Pastor’s Notes

A wild parable “gospels” this weekend! I like using the word “gospels” as a verb. Jesus makes us chew over how a dishonest steward used “his wits” to survive another day and ensure future employment. We get to use prayer. He was witty, even after being caught with his hand in the cookie jar.

At first glance, this story is baffling. The main character is not a hero. He is a crook. Why would Jesus recommend the strategies of this shady character? Despite all his dishonesty, the man represents someone who is smart enough and quick enough on his feet to ensure a future. “I am not strong enough to dig and I am ashamed to beg.” At least he is honest with that part of his dilemma.

Through this story, Jesus urges his followers to do the same. Maybe he’s telling us to act, to be fast on our feet. Make decisions. Cut the debts (real or imaginary) that people owe us and the ones we think they owe to God! We do not steward the master’s debts. God is always releasing we human sinners from all we owe.    Jesus invites us to be as intensely concerned about our ultimate fulfillment in the reign of God, as this con man was about his. Doing business in this company requires taking care of the poor and indebted. It means investing in trust and truth.

The United States Church celebrates this weekend as “Catechetical Sunday.” Pope Francis will celebrate a Jubilee for catechists on September 25th in St. Peter’s Square. We honor and thank all the catechists and teachers who devote their lives to handing on the gift of faith.  Learning what the essentials of our faith really are – begins in the home with parents, grandparents and caregivers. They are our first teachers through word and action. They are also the first to pass on values that can be permanently implanted in the hearts of children. This is a huge investment.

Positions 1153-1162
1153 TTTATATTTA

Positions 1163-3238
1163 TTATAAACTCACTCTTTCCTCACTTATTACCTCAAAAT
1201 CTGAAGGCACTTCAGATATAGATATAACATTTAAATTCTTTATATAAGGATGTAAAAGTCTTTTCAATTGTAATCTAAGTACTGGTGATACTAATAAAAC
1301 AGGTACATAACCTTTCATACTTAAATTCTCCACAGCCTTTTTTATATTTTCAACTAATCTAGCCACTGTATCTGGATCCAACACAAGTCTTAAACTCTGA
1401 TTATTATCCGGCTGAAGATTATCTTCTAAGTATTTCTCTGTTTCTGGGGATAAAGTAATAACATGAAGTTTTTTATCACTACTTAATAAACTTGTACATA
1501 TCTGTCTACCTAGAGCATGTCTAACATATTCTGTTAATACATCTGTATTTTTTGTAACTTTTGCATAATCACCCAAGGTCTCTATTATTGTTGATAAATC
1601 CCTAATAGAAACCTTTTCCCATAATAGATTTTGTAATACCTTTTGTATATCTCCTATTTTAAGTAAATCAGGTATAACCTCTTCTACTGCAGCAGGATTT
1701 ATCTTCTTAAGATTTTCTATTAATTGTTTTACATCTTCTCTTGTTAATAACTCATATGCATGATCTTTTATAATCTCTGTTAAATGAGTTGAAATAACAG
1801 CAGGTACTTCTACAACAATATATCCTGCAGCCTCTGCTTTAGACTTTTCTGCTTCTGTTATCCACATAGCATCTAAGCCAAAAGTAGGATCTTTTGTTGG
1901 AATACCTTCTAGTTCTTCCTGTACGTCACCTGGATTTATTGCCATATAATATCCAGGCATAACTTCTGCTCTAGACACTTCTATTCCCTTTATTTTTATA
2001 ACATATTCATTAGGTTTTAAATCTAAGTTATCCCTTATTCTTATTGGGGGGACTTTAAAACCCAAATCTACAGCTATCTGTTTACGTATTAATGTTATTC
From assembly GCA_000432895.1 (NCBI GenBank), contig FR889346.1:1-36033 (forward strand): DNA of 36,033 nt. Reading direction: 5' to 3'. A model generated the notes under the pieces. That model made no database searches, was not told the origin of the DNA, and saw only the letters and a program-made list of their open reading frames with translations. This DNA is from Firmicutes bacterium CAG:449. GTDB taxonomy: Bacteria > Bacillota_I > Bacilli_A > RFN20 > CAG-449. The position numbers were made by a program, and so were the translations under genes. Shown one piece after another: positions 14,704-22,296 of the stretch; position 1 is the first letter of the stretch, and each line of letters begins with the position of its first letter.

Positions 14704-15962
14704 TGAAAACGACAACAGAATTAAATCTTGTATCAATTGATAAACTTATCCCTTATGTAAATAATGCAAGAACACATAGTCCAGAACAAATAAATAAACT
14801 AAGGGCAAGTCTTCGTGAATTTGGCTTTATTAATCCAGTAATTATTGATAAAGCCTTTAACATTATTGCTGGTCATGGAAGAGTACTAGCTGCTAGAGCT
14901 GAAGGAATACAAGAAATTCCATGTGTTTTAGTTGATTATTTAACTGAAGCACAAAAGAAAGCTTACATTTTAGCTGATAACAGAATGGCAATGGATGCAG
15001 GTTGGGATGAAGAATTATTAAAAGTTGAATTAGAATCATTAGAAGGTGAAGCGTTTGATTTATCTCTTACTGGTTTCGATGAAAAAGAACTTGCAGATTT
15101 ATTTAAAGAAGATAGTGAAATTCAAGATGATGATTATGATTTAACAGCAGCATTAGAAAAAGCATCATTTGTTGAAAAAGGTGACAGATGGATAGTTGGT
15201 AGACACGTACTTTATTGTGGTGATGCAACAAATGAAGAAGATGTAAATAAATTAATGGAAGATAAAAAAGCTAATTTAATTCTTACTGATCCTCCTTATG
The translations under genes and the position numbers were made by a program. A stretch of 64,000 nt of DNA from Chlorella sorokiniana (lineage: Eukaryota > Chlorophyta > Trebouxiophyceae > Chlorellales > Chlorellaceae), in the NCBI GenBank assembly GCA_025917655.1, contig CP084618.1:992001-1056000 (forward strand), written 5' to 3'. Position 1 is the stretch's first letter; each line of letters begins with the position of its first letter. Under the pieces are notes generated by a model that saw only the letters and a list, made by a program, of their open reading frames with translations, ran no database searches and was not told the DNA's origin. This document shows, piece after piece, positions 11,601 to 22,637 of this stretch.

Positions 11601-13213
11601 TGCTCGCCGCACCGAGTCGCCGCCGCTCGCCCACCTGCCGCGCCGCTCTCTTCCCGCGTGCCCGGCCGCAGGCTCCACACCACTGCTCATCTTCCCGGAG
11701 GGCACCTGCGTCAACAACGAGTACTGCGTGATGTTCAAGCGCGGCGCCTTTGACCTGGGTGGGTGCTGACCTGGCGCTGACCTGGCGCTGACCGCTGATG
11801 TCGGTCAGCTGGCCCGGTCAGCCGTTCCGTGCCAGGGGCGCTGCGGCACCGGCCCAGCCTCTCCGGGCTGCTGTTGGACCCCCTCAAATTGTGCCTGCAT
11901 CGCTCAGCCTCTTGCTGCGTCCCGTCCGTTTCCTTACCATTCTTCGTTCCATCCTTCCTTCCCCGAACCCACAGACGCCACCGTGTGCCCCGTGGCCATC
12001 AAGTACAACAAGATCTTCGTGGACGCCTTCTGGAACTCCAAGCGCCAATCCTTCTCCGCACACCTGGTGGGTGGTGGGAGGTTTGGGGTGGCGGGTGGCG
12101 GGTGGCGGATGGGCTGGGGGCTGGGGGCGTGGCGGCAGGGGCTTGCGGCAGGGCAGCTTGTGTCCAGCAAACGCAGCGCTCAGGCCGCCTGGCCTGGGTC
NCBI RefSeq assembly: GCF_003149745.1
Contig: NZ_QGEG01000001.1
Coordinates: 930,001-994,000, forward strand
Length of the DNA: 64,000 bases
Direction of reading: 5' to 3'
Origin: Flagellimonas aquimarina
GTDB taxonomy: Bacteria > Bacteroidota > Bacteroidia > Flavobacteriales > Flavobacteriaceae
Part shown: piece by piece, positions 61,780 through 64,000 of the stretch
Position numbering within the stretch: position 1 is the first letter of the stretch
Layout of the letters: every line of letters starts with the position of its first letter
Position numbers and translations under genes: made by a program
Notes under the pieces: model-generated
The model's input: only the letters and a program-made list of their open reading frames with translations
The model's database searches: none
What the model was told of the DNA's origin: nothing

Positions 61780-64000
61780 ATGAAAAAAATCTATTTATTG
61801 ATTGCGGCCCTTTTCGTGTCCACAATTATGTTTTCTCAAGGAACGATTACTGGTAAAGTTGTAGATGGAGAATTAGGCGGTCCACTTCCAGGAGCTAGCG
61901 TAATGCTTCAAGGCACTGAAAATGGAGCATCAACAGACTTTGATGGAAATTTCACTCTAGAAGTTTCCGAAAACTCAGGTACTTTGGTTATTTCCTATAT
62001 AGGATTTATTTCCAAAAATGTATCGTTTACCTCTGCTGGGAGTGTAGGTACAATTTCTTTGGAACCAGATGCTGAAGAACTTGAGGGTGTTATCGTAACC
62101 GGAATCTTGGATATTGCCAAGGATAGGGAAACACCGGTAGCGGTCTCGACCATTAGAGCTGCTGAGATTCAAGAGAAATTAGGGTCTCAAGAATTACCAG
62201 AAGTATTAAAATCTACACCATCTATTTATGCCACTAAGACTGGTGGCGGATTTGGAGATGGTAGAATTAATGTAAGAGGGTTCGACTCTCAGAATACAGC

Our Catholic school system reached out to millions of families in the great immigrant era of US Catholicism to pass on the principles and values contained in the Gospel message of Jesus Christ. It was miraculous what the school system of St. Mary’s accomplished in the first hundred years of our history. Many of us alums are products of those schools. Now we stand in a great transition for Catholic education. Our faith calls us to be fast on our feet for the next generation. We honor the teachers from our parish in the different school systems.   We need idea and new ventures to make this equitable. And new heroes.

The dishonest steward used his wits to get what he wanted. We get to use prayer. God’s Spirit is available for this enterprise. “To boldly go where we have not been. A big “abrazo” to all our catechists.

A gentle week.
Fr. Michael Weldon, OFM

Our thanks to Celebration’s Deacon Ross Beaudoin for parts of the above reflection.

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